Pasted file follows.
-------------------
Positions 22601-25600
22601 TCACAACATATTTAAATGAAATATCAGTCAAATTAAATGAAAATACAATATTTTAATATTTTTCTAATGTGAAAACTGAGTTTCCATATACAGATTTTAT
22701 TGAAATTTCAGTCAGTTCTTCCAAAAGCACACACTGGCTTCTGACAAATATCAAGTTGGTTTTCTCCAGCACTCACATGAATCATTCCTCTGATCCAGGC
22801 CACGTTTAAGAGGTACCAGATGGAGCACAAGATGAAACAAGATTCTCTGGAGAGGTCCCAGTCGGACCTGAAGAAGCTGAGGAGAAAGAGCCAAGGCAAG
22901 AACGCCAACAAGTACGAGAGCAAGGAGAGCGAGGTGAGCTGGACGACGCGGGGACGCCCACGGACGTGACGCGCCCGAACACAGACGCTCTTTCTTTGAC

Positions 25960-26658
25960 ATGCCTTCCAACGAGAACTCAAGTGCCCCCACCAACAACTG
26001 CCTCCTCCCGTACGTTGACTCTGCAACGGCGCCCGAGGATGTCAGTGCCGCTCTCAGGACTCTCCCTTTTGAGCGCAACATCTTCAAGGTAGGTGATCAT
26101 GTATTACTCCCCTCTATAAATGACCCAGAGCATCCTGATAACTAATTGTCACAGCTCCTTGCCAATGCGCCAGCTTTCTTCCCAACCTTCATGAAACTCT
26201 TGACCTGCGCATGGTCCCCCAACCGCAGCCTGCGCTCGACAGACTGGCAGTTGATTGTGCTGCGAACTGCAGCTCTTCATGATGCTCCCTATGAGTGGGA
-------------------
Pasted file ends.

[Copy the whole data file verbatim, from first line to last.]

Positions 22601-25600
22601 TCACAACATATTTAAATGAAATATCAGTCAAATTAAATGAAAATACAATATTTTAATATTTTTCTAATGTGAAAACTGAGTTTCCATATACAGATTTTAT
22701 TGAAATTTCAGTCAGTTCTTCCAAAAGCACACACTGGCTTCTGACAAATATCAAGTTGGTTTTCTCCAGCACTCACATGAATCATTCCTCTGATCCAGGC
22801 CACGTTTAAGAGGTACCAGATGGAGCACAAGATGAAACAAGATTCTCTGGAGAGGTCCCAGTCGGACCTGAAGAAGCTGAGGAGAAAGAGCCAAGGCAAG
22901 AACGCCAACAAGTACGAGAGCAAGGAGAGCGAGGTGAGCTGGACGACGCGGGGACGCCCACGGACGTGACGCGCCCGAACACAGACGCTCTTTCTTTGAC

Positions 25960-26658
25960 ATGCCTTCCAACGAGAACTCAAGTGCCCCCACCAACAACTG
26001 CCTCCTCCCGTACGTTGACTCTGCAACGGCGCCCGAGGATGTCAGTGCCGCTCTCAGGACTCTCCCTTTTGAGCGCAACATCTTCAAGGTAGGTGATCAT
26101 GTATTACTCCCCTCTATAAATGACCCAGAGCATCCTGATAACTAATTGTCACAGCTCCTTGCCAATGCGCCAGCTTTCTTCCCAACCTTCATGAAACTCT
26201 TGACCTGCGCATGGTCCCCCAACCGCAGCCTGCGCTCGACAGACTGGCAGTTGATTGTGCTGCGAACTGCAGCTCTTCATGATGCTCCCTATGAGTGGGA